SOURCE: Marketwire and Society for New Communications Research

society for new communications research


February 19, 2010 13:35 ET

Journalists' Use of Social Media Is Surging, According to 2nd Annual Middleberg/SNCR Survey of Media in the Wired World

Nearly 70% of Journalists Surveyed Are Using Social Networking Sites to Assist Reporting

SAN JOSE, CA--(Marketwire - February 19, 2010) - Use of social media tools by journalists is surging, growing in double-digit percentages in some cases. This is among the key findings of the 2nd Annual Middleberg/SNCR Survey of Media in the Wired World, conducted by the Society for New Communications Research team of Jen McClure, SNCR founder and president, and SNCR Senior Fellow, Don Middleberg. The study was made possible in part by Marketwire.

Major objectives of the study included an examination of:

  • The impact of new media and communications tools on the way journalists work
  • Online resources and social media that are considered the most valuable tools and how they are being used by journalists
  • The frequency of use and preferences for a variety new media and communications tools and technologies
  • Attitudes of journalists toward the impact and value of these new tools and trends in journalism

Another goal of the study was to provide insights as to how public relations professionals can understand these changes in order to work more effectively with journalists, and provide more value to the journalistic community.

Three hundred forty one journalists participated in the survey. Top findings include:

  • Nearly 70% of journalists surveyed are using social networking sites, a 28% increase since the results of the 2008 Survey of Media in the Wired World were released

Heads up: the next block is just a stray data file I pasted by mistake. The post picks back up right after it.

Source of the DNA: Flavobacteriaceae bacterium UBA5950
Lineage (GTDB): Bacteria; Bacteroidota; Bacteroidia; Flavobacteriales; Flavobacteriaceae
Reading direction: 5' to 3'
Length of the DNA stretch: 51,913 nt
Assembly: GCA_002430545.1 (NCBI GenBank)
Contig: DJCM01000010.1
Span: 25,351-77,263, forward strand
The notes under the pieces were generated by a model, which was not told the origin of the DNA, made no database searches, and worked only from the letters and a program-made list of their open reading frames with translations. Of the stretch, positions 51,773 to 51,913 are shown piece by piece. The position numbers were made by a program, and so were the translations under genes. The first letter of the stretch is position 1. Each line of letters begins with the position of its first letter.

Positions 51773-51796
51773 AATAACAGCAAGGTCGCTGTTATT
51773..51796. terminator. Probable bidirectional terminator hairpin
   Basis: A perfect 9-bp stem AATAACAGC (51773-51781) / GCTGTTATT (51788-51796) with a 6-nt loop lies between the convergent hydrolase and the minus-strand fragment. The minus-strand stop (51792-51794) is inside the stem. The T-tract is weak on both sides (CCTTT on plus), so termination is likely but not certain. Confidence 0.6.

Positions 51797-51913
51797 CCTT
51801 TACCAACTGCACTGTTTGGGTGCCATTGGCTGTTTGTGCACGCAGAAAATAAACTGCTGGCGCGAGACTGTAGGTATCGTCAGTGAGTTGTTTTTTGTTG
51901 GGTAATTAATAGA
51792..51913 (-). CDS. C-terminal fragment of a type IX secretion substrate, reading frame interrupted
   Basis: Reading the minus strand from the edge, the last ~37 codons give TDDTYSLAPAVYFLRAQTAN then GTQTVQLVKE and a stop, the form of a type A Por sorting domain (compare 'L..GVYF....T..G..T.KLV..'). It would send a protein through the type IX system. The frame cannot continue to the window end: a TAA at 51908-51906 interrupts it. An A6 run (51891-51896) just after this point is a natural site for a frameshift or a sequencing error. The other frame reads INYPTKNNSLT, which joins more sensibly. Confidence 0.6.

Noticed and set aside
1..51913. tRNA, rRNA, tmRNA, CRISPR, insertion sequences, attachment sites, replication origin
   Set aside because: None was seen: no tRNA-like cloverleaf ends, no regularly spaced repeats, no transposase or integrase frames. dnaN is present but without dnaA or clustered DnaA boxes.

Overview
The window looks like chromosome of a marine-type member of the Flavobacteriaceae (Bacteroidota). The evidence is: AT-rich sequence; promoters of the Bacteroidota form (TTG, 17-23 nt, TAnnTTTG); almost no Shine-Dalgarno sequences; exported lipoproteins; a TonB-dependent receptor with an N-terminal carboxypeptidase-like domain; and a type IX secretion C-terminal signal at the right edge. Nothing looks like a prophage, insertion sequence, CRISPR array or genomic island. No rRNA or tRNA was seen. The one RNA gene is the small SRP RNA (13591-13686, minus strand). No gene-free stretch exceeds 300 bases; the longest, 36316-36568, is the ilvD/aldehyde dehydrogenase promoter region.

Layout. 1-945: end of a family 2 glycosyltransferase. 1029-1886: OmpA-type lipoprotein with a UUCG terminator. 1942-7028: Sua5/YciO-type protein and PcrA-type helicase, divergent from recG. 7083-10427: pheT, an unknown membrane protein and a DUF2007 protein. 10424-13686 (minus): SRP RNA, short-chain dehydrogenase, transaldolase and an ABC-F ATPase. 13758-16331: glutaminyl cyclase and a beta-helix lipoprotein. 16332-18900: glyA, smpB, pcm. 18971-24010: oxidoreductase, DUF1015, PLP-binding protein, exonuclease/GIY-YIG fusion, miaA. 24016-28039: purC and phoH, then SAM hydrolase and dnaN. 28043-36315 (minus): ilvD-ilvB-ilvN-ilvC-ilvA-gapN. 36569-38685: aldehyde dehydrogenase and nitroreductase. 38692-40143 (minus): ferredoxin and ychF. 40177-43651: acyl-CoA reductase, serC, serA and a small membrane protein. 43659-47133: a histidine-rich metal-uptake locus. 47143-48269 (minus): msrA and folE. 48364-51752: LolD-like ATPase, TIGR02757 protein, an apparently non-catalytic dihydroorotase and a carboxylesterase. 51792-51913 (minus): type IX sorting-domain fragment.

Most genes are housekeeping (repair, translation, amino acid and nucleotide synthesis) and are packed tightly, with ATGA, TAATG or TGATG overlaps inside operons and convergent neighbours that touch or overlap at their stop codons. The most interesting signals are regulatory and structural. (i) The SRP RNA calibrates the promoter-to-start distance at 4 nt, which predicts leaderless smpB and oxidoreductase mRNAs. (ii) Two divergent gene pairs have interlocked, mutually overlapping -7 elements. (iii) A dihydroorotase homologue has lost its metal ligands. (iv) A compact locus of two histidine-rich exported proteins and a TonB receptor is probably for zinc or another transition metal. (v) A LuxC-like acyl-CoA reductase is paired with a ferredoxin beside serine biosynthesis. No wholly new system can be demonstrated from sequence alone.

• 48% are using Twitter or other microblogging sites and tools, a 25% increase since 2008
  • 66% are reading blogs
  • 48% are viewing videos online
  • 25% are listening to podcasts
  • Nearly 80% of journalists surveyed believe that bloggers have become important opinion-shapers in recent years
  • 91% of journalists surveyed agree that new media and communications tools and technologies are enhancing journalism to some extent

When asked to share their thoughts about how social media is changing the profession of journalism, participating journalists provided a wide range of responses. One respondent answered, "Social media is changing the profession. It has enhanced the dialog between audience and writer and expanded the scope of those who can participate in disseminating news." Another commented, "It is full of peril and promise."

"This study indicates that there is now a large and growing percentage of journalists who view social media and the participation by the public in the journalistic process to be a necessary, and in most cases, positive step in the evolution of journalism," said Jen McClure, founder and president, Society for New Communications Research. "They understand the future of journalism to be a highly participatory, collaborative and dynamic process."